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Malassezia Dermatitis

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Introduction

Malassezia Dermatitis Vet Hospital II Kim Geary � Malassezia Dermatitis is a fungal skin infection. It is caused by Malassezia pachydermatis, a "lipophilic, non-lipid-dependent, nonmycelial saprophytic yeast." (D.V.M Scott, V.M.D. Miller, Jr., and D.V.M. Griffin 363-374). Malassezia is most commonly located in the ear canal, a**l sacs, v****a, and r****m. While cats are susceptible to Malassezia infections, it is far more prevalent in dogs. It has been shown that within the Malassezia genus there are "six lipid dependent species and one non-lipid-dependent species." (D.V.M Scott, V.M.D. Miller, Jr., and D.V.M. Griffin 363-374). While yeast itself is commonly found on the skin, Malassezia can become a serious problem when the skins immune system is weakened enough to allow it [Malassezia] to enter. This can occur with any hereditary or infectious disease, though is most common with bacterial infections, allergies, and seborrhea (Veterinary & Aquatic Services Department, Drs. Foster & Smith). � � Clinical Signs � Malassezia most often begins in summer and/or very humid months, much like allergy season. ...read more.

Middle

Griffin 363-374). There are many ways to obtain a sample for microscopic evaluation. A cotton swab, impression smear, skin scrap, and scotch tape sample are all effective ways to obtain a sample. Each of these methods is equally effective, all with their own benefits (D.V.M Scott, V.M.D. Miller, Jr., and D.V.M. Griffin 363-374). After the sample is attained it should then be transferred to a glass slide and heat fixed, with the exception of the tape method. The samples may also be stained using New Methylene Blue in place of heat fixing (D.V.M Scott, V.M.D. Miller, Jr., and D.V.M. Griffin 363-374). A skin biopsy also can be performed, although it is a very invasive option it can provide much more diagnostic information (D.V.M. Brooks). Another way to diagnosis Malassezia is to culture. It is typically easy to culture because it is not lipid dependent and grow best on Sabouraud's dextrose agar with the exception of the lipid-dependent Malassezia spp. ...read more.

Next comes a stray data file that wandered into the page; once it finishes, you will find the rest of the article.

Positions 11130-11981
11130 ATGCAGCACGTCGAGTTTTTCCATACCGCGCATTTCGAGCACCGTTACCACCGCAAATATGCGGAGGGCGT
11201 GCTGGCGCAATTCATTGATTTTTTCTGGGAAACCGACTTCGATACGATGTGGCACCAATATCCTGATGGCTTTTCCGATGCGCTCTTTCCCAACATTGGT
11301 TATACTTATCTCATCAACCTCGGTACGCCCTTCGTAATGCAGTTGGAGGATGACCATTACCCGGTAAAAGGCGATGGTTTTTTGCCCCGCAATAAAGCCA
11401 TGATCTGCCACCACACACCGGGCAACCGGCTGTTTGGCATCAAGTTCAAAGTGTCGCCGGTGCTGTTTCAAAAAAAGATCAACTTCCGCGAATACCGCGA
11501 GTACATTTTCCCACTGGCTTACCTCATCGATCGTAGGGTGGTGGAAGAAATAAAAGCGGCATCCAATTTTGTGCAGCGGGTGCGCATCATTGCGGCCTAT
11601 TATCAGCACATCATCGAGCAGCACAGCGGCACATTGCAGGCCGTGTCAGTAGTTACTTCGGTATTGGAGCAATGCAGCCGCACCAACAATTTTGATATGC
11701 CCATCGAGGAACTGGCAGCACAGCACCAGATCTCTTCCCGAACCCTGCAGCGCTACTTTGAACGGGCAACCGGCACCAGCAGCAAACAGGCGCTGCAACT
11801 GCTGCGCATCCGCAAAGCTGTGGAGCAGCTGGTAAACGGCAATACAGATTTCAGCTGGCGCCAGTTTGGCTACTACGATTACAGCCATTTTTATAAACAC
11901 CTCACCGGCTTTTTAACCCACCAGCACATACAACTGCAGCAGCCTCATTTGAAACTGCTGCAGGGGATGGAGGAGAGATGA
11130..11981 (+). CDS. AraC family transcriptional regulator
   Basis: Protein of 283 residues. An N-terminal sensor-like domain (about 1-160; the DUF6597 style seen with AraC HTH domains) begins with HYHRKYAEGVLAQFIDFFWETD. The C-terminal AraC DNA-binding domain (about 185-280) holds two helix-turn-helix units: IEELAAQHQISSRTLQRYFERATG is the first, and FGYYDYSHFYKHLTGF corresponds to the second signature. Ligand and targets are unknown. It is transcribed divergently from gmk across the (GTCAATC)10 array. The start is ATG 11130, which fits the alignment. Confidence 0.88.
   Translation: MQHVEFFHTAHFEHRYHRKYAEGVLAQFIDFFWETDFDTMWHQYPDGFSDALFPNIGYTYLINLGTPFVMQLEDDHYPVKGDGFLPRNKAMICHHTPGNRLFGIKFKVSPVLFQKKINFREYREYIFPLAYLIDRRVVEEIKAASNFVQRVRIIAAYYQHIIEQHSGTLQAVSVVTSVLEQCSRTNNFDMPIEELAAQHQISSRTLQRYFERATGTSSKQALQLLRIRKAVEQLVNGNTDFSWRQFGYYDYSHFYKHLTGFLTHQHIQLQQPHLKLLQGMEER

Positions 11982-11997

Conclusion

If the shampoos by themselves aren't working they can be followed by lime sulfur 2%, acetic acid 2.5%, or enilconazole 0.2% dips. For localized infections antifungal creams, ointments, sprays, or lotions can be used. Topical treatments may also be combined with oral medications. Ketoconazole is the most common, however itraconazole and fluconazole are also effective (D.V.M Scott, V.M.D. Miller, Jr., and D.V.M. Griffin 363-374). Acetic or boric acid can help maintain a normal pH for ear infections (peted). A response to treatment is generally seen within 7 days, but treatment should continue for at least 7 to 10 more days with 4 weeks being the average duration of treatment (D.V.M Scott, V.M.D. Miller, Jr., and D.V.M. Griffin 363-374). � � While systemic and topical therapy is effective against Malassezia dermatitis, because it is most often associated with concurrent dermatoses, it must be treated as well (D.V.M Scott, V.M.D. Miller, Jr., and D.V.M. Griffin 363-374). Malassezia will typically reoccur especially within those predisposed breeds. While irritating to pet and owner alike, Malassezia is a nonfatal and treatable infection. ...read more.

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